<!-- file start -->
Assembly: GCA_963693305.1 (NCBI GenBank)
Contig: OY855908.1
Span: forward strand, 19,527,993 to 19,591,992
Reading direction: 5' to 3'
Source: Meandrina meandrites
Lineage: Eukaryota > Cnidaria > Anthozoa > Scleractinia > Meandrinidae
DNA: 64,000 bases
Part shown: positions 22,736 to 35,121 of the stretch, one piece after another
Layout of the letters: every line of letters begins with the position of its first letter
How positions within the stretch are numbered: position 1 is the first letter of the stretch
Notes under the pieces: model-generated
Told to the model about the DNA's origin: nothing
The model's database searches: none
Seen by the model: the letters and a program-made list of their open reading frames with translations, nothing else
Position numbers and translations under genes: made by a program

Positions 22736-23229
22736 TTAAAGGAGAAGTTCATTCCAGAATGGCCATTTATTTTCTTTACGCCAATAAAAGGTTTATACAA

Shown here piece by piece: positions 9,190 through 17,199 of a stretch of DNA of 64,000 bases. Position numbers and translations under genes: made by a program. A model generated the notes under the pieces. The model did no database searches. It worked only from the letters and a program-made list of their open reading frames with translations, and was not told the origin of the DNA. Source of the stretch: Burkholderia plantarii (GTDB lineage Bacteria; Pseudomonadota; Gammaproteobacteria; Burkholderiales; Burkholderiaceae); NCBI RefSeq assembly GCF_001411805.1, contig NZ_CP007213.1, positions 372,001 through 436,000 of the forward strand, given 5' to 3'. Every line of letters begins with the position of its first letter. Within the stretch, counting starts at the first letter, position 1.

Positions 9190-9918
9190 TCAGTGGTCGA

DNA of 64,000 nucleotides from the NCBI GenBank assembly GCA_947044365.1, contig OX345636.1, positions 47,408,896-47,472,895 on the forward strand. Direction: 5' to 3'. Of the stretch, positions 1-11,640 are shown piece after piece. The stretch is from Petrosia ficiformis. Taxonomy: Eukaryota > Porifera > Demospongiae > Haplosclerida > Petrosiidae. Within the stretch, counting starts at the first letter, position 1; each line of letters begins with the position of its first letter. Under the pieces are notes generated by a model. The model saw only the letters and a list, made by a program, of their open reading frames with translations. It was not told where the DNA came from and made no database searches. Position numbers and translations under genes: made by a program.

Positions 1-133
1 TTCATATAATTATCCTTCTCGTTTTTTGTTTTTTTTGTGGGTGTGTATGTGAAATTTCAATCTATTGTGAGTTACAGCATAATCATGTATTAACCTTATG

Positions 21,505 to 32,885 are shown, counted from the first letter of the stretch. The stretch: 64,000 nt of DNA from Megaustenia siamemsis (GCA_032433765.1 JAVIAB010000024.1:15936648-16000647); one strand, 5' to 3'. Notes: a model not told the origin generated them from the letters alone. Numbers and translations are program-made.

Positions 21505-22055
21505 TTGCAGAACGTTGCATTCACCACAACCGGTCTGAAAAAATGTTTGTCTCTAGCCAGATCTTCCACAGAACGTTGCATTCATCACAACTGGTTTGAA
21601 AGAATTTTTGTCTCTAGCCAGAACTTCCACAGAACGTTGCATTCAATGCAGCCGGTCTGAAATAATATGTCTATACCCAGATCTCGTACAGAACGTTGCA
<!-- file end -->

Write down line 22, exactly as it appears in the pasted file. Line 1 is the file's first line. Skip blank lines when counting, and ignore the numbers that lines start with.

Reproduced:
Positions 1-133